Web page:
Sign of the Times: The Implantable Vaccine Passport That Feels Straight Out of Revelation - Video


A video posted last week showing how a microchip can be implanted containing a person’s COVID-19 vaccine status is causing speculation whether it is a precursor to the “mark of the beast” written about in the Bible’s book of Revelation.

The Apostle John wrote prophetically that an evil beast would arise during the end times who would deceive many and seize control of much of the earth.

John was likely referencing a beast-like person, comparable perhaps to Adolf Hitler.

This beast will cause “both small and great, both rich and poor, both free and slave, to be marked on the right hand or the forehead, so that no one can buy or sell unless he has the mark, that is, the name of the beast or the number of its name,” the Christian leader explained.

The Stockholm, Sweden-based startup Epicenter demonstrated how such a world could become a reality through microchip technology.

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In the viral video posted by South China Morning News, a woman is shown using the implanted chip to gain access to the Epicenter office by placing her arm just above the hand next to a digital reader.

“Implants are a technology are a very versatile technology that can be used for many different things and right now it’s very convenient to have a COVID passport always accessible on your implant,” chief disruption officer Hannes Sjoblad said.

Do you think microchip implants could be used as the "mark of the beast"?

Of course, we’re in the midst of a political battle in the U.S. over vaccine mandates, with cities like New York and Los Angeles requiring people to show proof of vaccination to participate in indoor activities like dining, physical fitness, entertainment or sporting events.

It’s not a huge intellectual leap to see how such mandates could go broader like showing one’s vaccine status to be able to go grocery shopping or even have a bank account, if total conformity were enforced.

In 2017, the Wisconsin company Three Square Market — sometimes called 32M — began offering its employees the option to receive implants, Fox Business reported.

“Eventually, this technology will become standardized allowing you to use this as your passport, public transit, all purchasing opportunities, etc.,” Todd Westby, 32M CEO said in a company news release at the time.

One could see how the idea of having a positive vaccine status uploaded on your chip in order to be able to buy and sell could be considered reminiscent of the biblical prophecy.

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However, Christian leaders point out that taking the “mark of the beast” is not something people will do by accident, such as under the guise of complying with a COVID vaccine mandate.

“The Bible speaks of someone identified as the ‘Antichrist’ and he will require people have a ‘mark’ that people will receive to buy and sell,” California-based Harvest Christian Fellowship Pastor Greg Laurie told USA Today in a September email. “The COVID-19 vaccine — or any vaccines — have nothing to do with any of this.”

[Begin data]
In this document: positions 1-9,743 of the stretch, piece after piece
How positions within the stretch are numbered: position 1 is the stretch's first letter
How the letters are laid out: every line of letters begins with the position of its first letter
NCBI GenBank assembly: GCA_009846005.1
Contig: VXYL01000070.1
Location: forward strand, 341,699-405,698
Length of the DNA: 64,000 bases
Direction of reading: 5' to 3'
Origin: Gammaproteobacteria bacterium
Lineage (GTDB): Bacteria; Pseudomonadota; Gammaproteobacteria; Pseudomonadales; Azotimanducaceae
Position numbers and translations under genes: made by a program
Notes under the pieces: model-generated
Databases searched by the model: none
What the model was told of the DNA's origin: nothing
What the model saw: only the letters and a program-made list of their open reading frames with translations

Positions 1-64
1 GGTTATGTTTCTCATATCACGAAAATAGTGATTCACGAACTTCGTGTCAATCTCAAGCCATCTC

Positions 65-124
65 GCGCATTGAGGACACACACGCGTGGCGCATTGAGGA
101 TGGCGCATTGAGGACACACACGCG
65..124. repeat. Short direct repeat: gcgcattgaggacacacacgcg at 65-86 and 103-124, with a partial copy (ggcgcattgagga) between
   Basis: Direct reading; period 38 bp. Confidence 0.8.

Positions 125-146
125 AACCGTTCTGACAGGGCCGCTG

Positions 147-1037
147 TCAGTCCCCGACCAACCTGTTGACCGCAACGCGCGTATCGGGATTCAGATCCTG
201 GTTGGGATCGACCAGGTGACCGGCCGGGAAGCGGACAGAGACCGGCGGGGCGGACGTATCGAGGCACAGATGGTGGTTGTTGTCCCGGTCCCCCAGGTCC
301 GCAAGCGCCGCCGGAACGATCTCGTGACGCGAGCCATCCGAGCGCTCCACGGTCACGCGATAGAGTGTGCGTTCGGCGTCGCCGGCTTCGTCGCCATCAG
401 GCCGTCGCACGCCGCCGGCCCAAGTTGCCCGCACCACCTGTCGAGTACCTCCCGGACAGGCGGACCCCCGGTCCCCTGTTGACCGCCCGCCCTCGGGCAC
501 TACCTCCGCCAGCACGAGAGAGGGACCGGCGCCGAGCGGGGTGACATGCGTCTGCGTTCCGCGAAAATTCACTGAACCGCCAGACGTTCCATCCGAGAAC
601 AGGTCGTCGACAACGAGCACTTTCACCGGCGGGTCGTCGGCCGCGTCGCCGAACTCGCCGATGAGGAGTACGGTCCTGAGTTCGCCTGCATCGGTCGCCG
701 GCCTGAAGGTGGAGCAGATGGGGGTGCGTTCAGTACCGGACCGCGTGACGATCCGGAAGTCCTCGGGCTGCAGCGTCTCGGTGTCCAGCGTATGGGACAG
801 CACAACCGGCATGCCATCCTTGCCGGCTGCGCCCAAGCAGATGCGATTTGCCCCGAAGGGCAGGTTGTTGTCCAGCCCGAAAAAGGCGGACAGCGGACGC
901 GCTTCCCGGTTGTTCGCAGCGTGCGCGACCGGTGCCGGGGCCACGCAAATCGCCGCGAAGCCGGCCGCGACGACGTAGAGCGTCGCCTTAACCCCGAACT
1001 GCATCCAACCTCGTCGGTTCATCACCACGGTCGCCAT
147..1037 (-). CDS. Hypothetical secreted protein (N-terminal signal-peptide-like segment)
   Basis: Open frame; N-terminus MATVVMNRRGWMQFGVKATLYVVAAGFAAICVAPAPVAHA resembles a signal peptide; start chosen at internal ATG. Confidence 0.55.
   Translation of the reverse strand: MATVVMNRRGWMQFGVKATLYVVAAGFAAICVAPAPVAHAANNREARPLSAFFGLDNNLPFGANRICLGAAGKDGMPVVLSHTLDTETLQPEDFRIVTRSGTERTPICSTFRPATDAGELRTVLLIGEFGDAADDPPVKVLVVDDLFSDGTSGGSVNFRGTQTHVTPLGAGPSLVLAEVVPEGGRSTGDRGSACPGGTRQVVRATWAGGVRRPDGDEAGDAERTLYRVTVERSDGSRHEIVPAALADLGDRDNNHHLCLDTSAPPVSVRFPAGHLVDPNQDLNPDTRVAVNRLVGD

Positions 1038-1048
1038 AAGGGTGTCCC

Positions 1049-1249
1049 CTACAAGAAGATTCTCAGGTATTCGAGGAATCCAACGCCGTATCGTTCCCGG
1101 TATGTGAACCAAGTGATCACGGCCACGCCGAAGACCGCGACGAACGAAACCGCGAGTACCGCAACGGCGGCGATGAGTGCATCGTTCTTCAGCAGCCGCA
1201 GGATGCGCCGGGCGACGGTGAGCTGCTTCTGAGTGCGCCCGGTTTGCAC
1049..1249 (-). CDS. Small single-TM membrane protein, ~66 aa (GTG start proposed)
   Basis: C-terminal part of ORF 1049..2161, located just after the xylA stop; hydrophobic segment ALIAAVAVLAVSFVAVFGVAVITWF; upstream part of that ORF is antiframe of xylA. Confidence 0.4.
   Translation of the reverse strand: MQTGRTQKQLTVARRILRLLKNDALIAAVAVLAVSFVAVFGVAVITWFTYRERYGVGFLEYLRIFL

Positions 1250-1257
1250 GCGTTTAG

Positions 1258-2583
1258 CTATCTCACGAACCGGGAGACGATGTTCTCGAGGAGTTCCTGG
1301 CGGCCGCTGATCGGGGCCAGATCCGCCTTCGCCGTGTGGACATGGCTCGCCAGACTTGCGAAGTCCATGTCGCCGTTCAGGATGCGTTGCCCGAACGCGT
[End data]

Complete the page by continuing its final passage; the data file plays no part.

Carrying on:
Laurie, who has been vaccinated, explained that the mark will be a pledge of loyalty to the Antichrist that no one would take it unknowingly.

“In Revelation 14, we learn that those who take the mark are doomed,” he said. “God will not doom people for taking something unwittingly.”

Jerry Newcombe from D. James Kennedy Ministries offered a similar observation in a 2017 opinion piece for The Christian Post.

“Many biblical scholars note that Revelation is not pointing to some inadvertently-adopted technology,” he wrote, but is speaking of “those who cast their lot with the opponents of Christ.”

Michael Maiden, the lead pastor of Church of the Nations in Phoenix, addressed the topic in a sermon about the end times in October, recalling someone asking him if the vaccine could be the “mark of the beast.”

“I don’t think it is,” he said. “I feel like all of this is a trial run, that things are going to escalate, but now people in power see how they can obtain more power.”

Is the book of Revelation coming true before our eyes? Parts of it, of course — that’s probably been happening for nigh on 2,000 years.

But probably not this part. Not yet, anyway.

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Randy DeSoto has written more than 3,000 articles for The Western Journal since he joined the company in 2015. He is a graduate of West Point and Regent University School of Law. He is the author of the book "We Hold These Truths" and screenwriter of the political documentary "I Want Your Money."
Randy DeSoto is the senior staff writer for The Western Journal. He wrote and was the assistant producer of the documentary film "I Want Your Money" about the perils of Big Government, comparing the presidencies of Ronald Reagan and Barack Obama. Randy is the author of the book "We Hold These Truths," which addresses how leaders have appealed to beliefs found in the Declaration of Independence at defining moments in our nation's history. He has been published in several political sites and newspapers.

Randy graduated from the United States Military Academy at West Point with a BS in political science and Regent University School of Law with a juris doctorate.
Harrisburg, Pennsylvania
Graduated dean's list from West Point
United States Military Academy at West Point, Regent University School of Law
Books Written
We Hold These Truths
Professional Memberships
Virginia and Pennsylvania state bars
Phoenix, Arizona
Languages Spoken
Topics of Expertise
Politics, Entertainment, Faith